Ashy dermatosis in Child
Many consider AD and erythema dyschromicum perstans (EDP) synonymous. However, some use the term EDP to refer to the subset of patients who present with annular erythematous / inflammatory borders around the ashy macules and patches, which is usually an early finding.
AD is most common among individuals with skin phototypes III-IV and may present in any age group without any sex predilection. Lesions are usually asymptomatic but may be pruritic. Macules often enlarge and coalesce into patches over multiple weeks. Overall, AD is slowly progressive and does not typically regress in adults, but it may spontaneously resolve in children.
Pathogenetically, a cell-mediated immune reaction to antigens located in basal and mid-epidermal keratinocytes is postulated. No definitive cause has been identified; however, AD has been associated with certain exposures, including ammonium nitrate, oral radiographic contrast media, cobalt, enteroviral infection, HIV seroconversion, chronic hepatitis C infection, and whipworm infection.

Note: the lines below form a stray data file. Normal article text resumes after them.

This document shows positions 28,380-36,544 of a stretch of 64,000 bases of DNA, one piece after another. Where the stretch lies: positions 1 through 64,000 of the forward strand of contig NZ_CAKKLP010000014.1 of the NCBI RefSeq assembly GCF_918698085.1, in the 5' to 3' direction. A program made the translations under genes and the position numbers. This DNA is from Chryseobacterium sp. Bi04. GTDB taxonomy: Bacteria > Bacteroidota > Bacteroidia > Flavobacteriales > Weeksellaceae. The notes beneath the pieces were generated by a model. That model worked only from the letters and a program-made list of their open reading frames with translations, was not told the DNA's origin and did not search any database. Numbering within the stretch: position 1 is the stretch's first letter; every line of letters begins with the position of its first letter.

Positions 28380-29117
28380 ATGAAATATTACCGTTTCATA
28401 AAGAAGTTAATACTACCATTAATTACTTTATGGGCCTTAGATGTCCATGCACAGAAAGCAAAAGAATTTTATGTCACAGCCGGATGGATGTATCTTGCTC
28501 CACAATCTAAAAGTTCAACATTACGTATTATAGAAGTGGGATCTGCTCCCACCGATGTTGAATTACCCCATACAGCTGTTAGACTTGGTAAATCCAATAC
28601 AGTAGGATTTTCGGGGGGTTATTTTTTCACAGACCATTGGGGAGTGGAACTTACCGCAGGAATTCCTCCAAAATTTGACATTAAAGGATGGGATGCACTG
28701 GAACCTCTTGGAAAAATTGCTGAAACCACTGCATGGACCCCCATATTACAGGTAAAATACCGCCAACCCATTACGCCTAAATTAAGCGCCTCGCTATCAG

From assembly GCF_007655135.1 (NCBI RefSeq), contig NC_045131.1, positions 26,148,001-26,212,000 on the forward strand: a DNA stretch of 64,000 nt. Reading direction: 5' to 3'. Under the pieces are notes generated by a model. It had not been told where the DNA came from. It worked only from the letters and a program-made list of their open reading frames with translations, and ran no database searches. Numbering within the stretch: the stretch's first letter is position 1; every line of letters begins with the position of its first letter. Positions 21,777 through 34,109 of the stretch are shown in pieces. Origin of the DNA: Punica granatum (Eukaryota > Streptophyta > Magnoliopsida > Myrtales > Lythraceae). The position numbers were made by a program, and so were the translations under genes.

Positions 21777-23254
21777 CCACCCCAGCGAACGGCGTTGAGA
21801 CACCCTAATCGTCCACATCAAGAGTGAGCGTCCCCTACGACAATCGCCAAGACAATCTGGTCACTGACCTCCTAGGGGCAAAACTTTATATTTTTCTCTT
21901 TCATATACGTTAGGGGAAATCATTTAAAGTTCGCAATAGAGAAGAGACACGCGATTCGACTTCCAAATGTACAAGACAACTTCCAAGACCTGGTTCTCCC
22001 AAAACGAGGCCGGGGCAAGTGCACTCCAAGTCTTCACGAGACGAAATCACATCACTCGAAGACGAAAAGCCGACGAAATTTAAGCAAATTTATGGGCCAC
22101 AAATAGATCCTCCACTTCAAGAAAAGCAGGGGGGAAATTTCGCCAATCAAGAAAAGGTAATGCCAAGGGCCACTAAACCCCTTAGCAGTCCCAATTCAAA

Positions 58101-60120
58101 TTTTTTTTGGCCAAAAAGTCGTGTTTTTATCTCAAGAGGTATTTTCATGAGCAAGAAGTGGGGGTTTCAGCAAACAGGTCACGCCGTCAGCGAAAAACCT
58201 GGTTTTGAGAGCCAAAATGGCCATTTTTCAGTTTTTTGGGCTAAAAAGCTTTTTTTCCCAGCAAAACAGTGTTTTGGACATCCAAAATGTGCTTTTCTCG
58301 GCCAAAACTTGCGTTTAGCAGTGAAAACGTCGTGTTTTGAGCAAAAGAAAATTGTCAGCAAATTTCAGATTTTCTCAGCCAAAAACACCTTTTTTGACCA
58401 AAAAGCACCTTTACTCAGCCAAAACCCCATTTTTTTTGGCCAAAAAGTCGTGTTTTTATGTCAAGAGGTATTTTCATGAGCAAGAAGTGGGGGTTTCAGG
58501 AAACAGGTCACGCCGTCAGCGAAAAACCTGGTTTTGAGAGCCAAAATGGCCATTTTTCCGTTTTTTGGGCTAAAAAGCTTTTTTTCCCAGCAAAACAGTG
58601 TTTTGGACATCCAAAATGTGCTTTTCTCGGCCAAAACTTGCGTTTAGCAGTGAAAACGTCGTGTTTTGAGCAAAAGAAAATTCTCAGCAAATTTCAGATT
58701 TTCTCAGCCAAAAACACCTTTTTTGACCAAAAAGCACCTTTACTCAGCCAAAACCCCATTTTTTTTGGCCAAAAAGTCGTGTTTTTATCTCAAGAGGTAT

See drug-induced hyperpigmentation for discussion of drugs that may cause an AD-like reaction.
L81.4 – Other melanin hyperpigmentation
58942006 – Erythema dyschromicum perstans
- Lichen planus (including the variant lichen planus pigmentosus)
- Lichenoid drug eruption
- Riehl melanosis
- Acquired dermal melanocytosis
- Post-inflammatory hyperpigmentation
- Idiopathic eruptive macular pigmentation
- Drug-induced pigmentation
- Addison disease
- Fixed drug eruption – multiple
- Macular amyloidosis
- Late pinta
- Secondary syphilis
- Confluent and reticulated papillomatosis